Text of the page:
Understanding the Damages of Environmental Crime
An important part of the work for the "European Union Action to Fight Environmental Crime" (EFFACE) project, coordinated by Ecologic Institute, is the analysis of the costs and impacts of environmental crime. The work includes the collection and analysis of data and information on the extent and the impacts of environmental crime and attempts to estimate the economic costs of the different types of environmental crime. The report "Understanding the Damages of Environmental Crime" is available for download.
Review of available data
The first report, Understanding the damages of environmental crime: Review of the availability of data [pdf, 1.1 MB, English], reviews the availability of data on the impacts of environmental crime. Data sources for different types of environmental crime were evaluated in relation to information on the social, economic and political impacts of environmental crime. The following types of of environmental crime were considered: soil, Waste (landfills and dumping), illegal waste shipment from Europe, pollution incidents, fisheries, CITES, protected areas, illegal trade in chemicals, fires and marine crimes. The report concludes that gathering accurate and substantial data is highly difficult and problematic for most of the areas covered. Ecologic Institute reviewed data sources on illegal wildlife trade.
The data sources reviewed are described in an annex [pdf, 3.2 MB, English] to the above report.
Subsequently, some types of environmental for which sufficient data existed were selected for an in-depth analysis, with the aim of quantifying their impacts:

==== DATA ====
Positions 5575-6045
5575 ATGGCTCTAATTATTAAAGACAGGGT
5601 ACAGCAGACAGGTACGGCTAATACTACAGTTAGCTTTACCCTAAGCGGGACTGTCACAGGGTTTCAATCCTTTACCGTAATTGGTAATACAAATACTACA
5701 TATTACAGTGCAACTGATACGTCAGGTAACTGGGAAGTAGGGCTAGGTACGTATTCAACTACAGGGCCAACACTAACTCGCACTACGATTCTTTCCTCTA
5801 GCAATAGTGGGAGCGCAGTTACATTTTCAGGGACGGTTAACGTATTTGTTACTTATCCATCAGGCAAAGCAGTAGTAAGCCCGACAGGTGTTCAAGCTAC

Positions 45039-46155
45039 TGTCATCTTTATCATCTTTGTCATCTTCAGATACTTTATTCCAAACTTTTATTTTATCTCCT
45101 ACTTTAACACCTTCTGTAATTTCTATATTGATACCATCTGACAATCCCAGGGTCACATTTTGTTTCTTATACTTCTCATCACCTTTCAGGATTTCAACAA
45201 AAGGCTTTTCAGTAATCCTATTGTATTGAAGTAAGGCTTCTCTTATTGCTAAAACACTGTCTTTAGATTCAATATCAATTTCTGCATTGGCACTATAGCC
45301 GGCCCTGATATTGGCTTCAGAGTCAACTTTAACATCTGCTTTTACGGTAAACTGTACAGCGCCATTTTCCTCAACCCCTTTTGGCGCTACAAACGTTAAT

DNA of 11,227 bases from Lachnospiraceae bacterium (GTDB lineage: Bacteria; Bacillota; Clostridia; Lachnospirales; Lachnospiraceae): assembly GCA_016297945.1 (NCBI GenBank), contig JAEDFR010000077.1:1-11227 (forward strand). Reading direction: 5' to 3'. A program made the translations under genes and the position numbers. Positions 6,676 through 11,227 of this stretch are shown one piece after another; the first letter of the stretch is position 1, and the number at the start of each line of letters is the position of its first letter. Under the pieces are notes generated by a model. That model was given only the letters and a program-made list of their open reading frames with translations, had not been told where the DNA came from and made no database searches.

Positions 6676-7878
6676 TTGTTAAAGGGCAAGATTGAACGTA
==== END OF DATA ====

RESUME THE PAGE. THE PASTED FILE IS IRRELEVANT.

- Arson events
- Illegal killing of rhino and elephant
- Marine pollution
- Illegal waste shipments from the EU to China
- Illegal trade in Horsfieldii tortoise
The results are summarised in the report "Qualitative and monetary analysis of the impacts of environmental crime: Overview [pdf, 8.2 MB, English]. The research identified examples of information that can be used to understand impacts of environmental crime. Most useful are good, coherent databases with information about the scale of illegal events, and the linking of good data from different sources. For example, existing data on illegal elephant and rhino poaching and on population changes, enables conclusions to be drawn on how the criminal activity is affecting populations in the wild.
Data from different types of sources can help paint a picture of different types of impacts. The economic analysis conducted in EFFACE does not provide a total value for the impact of the type of environmental crime covered, but economic values for specific impacts. Ecologic Institute conducted the analysis on illegal wildlife trade in rhino, elephant and Horsfieldii tortoise.